AP Biology class blog for discussing current research in Biology

Tag: Modification

Closer to Reality: Gene Editing Technology

In August of 2017, scientists in the United States were successful in genetically modifying human embryos, becoming the first to use CRISPR-cas9 to fix a disease causing DNA replication error in early stage human embryos. This latest test was the largest scale to take place and proved that scientists were able to correct a mutation that caused a genetic heart condition called hypertrophic cardiomyopathy.

CRISPR-cas9 is a genome editing tool that is faster and more economical than othe r DNA editing techniques. CRISPR-cas9 consists of two molecules, an enzyme called cas9 cuts strands of DNA so pieces of DNA can be inserted in specific areas. RNA called gRNA or guide RNA guide the cas9 enzyme to the locations where impacted regions will be edited.

(Source: Wikipedia Commons)


Further tests following the first large-scale embryo trial will attempt to solidify CRISPR’s track record and bring it closer to clinical trials. During the clinical trials, scientists would use humans- implanting the modified embryos in volunteers and tracking births and progress of the children.

Gene editing has not emerged without controversy. While many argue that this technology can be used to engineer the human race to create genetically enhanced future generations, it cannot be overlooked that CRISPR technology is fundamentally for helping to repair genetic defects before birth. While genetic discrimination and homogeneity are possible risks, the rewards from the eradication of many genetic disorders are too important to dismiss gene editing technology from existing.


Does long-term endurance training impact muscle epigenetics?



Epigenetics translates to “above” or “on top of” genetics. To be more specific, Epigenetics is the study of how modification of gene expression can cause changes in many organisms.

A new study from Karolinska Institutet in Sweden explores the theory that long-term endurance training alters the epigenetic pattern in the human skeletal muscle. The team that conducted the research also explored strong links between these altered epigenetic patterns and the activity in genes controlling improved metabolism and inflammation.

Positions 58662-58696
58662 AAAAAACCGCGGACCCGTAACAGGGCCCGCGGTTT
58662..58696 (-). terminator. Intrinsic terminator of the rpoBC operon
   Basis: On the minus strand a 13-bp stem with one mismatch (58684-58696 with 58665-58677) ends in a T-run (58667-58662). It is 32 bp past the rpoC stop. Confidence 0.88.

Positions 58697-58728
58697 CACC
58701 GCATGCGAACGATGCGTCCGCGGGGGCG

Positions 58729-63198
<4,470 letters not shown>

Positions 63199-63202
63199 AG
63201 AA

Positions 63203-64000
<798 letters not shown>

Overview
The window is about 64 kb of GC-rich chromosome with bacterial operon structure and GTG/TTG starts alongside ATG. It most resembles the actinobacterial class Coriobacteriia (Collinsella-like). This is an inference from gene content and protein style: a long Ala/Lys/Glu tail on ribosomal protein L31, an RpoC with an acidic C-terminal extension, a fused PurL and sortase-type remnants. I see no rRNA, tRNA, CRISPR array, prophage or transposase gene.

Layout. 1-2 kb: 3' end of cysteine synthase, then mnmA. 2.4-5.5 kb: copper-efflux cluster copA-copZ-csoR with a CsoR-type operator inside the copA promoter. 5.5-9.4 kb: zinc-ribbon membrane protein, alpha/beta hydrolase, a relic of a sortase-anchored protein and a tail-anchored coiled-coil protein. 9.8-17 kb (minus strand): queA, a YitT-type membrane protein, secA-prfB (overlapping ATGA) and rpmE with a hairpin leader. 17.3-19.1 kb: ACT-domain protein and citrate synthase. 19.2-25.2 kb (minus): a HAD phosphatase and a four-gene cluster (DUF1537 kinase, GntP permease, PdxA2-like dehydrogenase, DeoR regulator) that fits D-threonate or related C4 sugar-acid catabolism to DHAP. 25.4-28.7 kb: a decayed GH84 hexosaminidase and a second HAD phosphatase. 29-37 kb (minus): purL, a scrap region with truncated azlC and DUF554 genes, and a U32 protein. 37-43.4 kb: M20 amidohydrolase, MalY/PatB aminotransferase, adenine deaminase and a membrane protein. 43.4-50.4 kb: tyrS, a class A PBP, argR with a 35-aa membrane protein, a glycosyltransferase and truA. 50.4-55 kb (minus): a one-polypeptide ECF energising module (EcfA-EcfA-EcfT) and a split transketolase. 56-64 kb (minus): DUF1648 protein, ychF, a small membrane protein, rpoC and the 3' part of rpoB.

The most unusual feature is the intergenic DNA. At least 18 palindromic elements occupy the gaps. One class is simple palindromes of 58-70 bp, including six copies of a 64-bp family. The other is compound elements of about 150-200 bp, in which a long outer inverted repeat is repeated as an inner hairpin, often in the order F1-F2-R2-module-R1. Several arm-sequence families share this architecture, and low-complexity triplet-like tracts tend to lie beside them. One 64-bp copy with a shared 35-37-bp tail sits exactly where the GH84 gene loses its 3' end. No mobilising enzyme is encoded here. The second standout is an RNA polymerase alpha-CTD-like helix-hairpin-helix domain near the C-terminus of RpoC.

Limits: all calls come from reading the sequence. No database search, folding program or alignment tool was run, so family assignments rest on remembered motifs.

The study was conducted using 23 young and healthy men and women. The men and woman would perform one-legged cycling – where the untrained leg would be the control of the experiment. Four times a week and over the course of three months, the volunteers would participate in a 45 minute training session. Though skeletal muscle biopsies, supervisors would measure their markers for skeletal muscle metabolism, methylation status of 480,000 sites in the genome, and activity of over 20,000 genes.

At the end of the study, the researchers concluded that there was a strong relationship between epigenetic methylation and the change in activity of 4000 genes in total. Epigenetic methylation is defined as the “addition of a methyl group to a substrate or the substitution of an atom or group by a methyl group. ” Moreover, it was determined that methylation levels increased when involved in skeletal muscle adaptation and the metabolism of carbohydrates. However, methylation levels decreased in regions associated to inflammation.

Furthermore, Carl Johan Sundberg found that “endurance training in a coordinated fashion affects thousands of DNA methylation sites and genes associated to improvement in muscle function and health.” He believes that this determination could be vital to understanding the treatment of diabetes and cardiovascular disease as well as how to properly maintain good muscle function throughout life.

This article relates very much to our work in class as we learn the Molecular Genetics Unit. It connects because we are learning what happens when mutations occur in one’s genome and the impacts those mutations have on someone. For example, cancer is one of the most researched and explored topics in regard to how modification of gene expression alters organisms. Oncogenes and Tumor suppressor genes have vital impacts on cellular division, changes to cellular function, and the growth of tumors.

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